Overtime pay, ad taxes & postal reform are top issues for summit

Jan 13, 2016

WASHINGTON—Newspaper executives are headed to Washington on March 17 to address concerns about shifting many employees to overtime-eligible status. The looming possibility of advertising taxes is also on the table for the 2016 Community Newspaper Leadership Summit at the Crystal City Marriott, Arlington, VA. The National Newspaper Association continues to focus on threats to mail service with a push on Capitol Hill on postal reform and a new workshop for printers who prepare newspaper mail.

Last fall, the Obama administration announced its intent to sweep 10 million more workers into overtime pay eligibility by dramatically escalating the threshold salaries executives must earn to be counted as exempt under the Fair Labor Standards Act. NNA surveys indicate few newsrooms will remain untouched by the new rules. The consequence will be fewer jobs, as publishers have to tighten budgets to meet the new rules.

To avoid job loss, NNA has called for more gradual escalation in the salary levels. NNA also has pointed out that if newsrooms could use compensatory time the way state and federal agencies do, employers could give news staff more flexibility to cover news and take time off later. But the FLSA prohibits that flexibility.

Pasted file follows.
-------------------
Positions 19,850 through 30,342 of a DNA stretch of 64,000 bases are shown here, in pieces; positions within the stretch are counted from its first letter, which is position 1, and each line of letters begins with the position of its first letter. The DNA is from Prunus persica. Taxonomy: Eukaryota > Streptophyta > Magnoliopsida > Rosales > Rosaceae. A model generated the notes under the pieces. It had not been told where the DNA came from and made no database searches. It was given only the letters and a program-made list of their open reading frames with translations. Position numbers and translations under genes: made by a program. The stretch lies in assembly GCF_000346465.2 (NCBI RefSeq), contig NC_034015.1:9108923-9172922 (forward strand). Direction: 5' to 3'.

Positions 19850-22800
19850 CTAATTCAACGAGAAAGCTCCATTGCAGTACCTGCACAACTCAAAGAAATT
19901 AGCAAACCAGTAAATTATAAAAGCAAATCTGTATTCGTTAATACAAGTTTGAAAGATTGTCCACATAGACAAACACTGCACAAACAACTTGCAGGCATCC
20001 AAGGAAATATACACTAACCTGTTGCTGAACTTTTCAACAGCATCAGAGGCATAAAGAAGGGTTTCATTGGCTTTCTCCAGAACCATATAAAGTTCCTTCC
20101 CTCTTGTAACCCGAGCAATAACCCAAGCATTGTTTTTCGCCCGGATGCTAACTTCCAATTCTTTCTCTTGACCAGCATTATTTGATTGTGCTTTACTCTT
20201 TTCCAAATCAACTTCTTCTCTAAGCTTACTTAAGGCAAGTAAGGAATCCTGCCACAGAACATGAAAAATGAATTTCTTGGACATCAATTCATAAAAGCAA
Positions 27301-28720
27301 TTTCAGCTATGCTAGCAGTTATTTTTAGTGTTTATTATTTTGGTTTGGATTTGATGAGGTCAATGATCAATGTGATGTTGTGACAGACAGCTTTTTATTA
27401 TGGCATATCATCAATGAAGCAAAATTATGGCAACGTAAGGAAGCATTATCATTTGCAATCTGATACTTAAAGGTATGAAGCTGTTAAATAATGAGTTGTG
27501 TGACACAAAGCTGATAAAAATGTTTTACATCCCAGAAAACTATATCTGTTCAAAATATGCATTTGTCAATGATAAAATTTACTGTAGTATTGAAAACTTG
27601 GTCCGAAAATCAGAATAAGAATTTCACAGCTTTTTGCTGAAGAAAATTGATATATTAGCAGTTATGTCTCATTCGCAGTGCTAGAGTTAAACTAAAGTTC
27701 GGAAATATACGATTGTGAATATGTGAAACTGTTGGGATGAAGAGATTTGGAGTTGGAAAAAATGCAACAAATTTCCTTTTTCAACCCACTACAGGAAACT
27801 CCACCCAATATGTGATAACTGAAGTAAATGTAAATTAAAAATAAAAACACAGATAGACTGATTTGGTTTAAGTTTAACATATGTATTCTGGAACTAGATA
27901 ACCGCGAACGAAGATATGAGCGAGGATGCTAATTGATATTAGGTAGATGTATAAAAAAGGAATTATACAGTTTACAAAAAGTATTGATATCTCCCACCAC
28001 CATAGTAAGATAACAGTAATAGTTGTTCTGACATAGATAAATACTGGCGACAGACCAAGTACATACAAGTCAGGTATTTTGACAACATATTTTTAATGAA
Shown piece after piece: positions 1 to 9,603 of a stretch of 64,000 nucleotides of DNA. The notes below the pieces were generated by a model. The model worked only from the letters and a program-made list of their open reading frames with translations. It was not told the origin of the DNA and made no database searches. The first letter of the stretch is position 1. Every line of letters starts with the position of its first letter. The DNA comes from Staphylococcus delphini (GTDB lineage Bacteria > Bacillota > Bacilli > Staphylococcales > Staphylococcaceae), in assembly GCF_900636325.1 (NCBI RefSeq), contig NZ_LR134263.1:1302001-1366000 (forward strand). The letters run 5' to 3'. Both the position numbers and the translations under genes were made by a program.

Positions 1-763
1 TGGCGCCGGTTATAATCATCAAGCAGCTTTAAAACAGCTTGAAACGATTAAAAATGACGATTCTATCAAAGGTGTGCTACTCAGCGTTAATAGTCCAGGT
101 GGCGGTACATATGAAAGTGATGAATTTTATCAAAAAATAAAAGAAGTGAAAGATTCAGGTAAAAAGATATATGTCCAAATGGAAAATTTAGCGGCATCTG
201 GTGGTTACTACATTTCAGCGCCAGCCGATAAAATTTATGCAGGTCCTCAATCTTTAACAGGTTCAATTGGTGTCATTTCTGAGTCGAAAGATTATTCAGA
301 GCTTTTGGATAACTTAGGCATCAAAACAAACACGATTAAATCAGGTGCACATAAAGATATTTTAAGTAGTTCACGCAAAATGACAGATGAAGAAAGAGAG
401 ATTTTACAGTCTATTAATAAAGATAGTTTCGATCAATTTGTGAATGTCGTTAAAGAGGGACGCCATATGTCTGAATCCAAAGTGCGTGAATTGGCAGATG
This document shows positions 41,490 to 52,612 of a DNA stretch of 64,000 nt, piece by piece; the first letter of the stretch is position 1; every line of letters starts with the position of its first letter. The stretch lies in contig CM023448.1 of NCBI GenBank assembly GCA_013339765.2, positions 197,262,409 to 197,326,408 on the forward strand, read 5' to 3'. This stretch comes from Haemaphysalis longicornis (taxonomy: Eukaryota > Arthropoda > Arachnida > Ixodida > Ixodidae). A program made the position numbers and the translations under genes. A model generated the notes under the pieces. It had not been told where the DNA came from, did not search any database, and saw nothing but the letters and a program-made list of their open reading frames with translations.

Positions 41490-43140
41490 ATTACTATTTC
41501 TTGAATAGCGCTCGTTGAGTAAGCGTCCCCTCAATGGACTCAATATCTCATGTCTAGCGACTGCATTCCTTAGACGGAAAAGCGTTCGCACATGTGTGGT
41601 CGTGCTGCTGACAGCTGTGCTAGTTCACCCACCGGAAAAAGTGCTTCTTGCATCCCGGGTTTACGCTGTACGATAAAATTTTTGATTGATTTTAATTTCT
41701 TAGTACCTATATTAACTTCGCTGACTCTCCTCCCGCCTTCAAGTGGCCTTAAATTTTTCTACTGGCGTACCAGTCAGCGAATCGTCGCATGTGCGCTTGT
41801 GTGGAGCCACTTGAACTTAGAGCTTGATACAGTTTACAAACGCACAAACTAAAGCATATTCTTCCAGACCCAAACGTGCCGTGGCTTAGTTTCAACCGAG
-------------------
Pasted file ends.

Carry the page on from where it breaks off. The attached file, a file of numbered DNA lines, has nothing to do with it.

At the Summit, attendees will raise serious concerns about the aggressive new rules. They also will continue to battle against the temptation to fund federal program favorites by taxing advertising—a proposal that surfaced in the 113th Congress and remains temptingly on the revenue-raising list of tax writers in Congress.

Tonda F. Rush, NNA’s Washington office director, said the FLSA issues were hugely troubling.

“NNA’s members struggle to attract and keep excellent journalists and editors. Our problem is that the labor rules are so inflexible that today’s tight budgets consistently threaten journalists’ careers and the community’s ability to be informed. The regulators never really say where they think the money will come from for the massive increases they imagine employers can absorb. Everyone would like to make more money, and publishers would like to pay more or be able to offer employees the flexibility they need to balance work and family. But we are reaching deaf ears within the administration so far. So we have to talk to Congress,” she said.

The event will conclude with a dinner at the National Press Club, where 10 college editors and mentors participating in the NNA Foundation News Fellows program will be guests. Invited as keynote speaker is Senate Majority Leader Mitch McConnell.

NNA President Chip Hutcheson said, “I have never seen a time when serious threats to our business are converging all at once. We are having a hard time getting our newspapers delivered. The taxman wants our revenues, and the Labor Department somehow thinks amidst all of this that a slow economy is a good time to hammer us again. We need to make our congressional delegations understand that we are an important and responsible part of the national economy, and also a critical partner in American democracy. I urge members to make the time to attend this summit.”

Information on the summit, as well as the printers workshop, is available at www.nnaweb.org.